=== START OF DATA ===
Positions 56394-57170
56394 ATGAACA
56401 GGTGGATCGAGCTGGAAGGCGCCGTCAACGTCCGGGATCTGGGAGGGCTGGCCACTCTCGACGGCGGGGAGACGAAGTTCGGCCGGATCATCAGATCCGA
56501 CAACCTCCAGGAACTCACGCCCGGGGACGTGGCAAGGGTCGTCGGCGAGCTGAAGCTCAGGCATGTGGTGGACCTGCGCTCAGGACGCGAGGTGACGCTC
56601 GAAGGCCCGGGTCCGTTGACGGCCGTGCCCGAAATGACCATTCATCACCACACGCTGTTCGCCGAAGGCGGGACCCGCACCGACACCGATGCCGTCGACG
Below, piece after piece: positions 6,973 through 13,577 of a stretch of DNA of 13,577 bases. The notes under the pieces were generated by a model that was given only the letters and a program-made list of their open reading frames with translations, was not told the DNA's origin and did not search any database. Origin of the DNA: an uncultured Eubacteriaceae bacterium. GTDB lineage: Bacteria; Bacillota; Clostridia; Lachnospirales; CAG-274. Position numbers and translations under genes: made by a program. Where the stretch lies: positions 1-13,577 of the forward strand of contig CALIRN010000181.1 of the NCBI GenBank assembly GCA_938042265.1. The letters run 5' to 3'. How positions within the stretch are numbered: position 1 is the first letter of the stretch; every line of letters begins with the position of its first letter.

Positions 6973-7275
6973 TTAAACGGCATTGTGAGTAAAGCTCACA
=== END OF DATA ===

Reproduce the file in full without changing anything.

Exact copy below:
Positions 56394-57170
56394 ATGAACA
56401 GGTGGATCGAGCTGGAAGGCGCCGTCAACGTCCGGGATCTGGGAGGGCTGGCCACTCTCGACGGCGGGGAGACGAAGTTCGGCCGGATCATCAGATCCGA
56501 CAACCTCCAGGAACTCACGCCCGGGGACGTGGCAAGGGTCGTCGGCGAGCTGAAGCTCAGGCATGTGGTGGACCTGCGCTCAGGACGCGAGGTGACGCTC
56601 GAAGGCCCGGGTCCGTTGACGGCCGTGCCCGAAATGACCATTCATCACCACACGCTGTTCGCCGAAGGCGGGACCCGCACCGACACCGATGCCGTCGACG
Below, piece after piece: positions 6,973 through 13,577 of a stretch of DNA of 13,577 bases. The notes under the pieces were generated by a model that was given only the letters and a program-made list of their open reading frames with translations, was not told the DNA's origin and did not search any database. Origin of the DNA: an uncultured Eubacteriaceae bacterium. GTDB lineage: Bacteria; Bacillota; Clostridia; Lachnospirales; CAG-274. Position numbers and translations under genes: made by a program. Where the stretch lies: positions 1-13,577 of the forward strand of contig CALIRN010000181.1 of the NCBI GenBank assembly GCA_938042265.1. The letters run 5' to 3'. How positions within the stretch are numbered: position 1 is the first letter of the stretch; every line of letters begins with the position of its first letter.

Positions 6973-7275
6973 TTAAACGGCATTGTGAGTAAAGCTCACA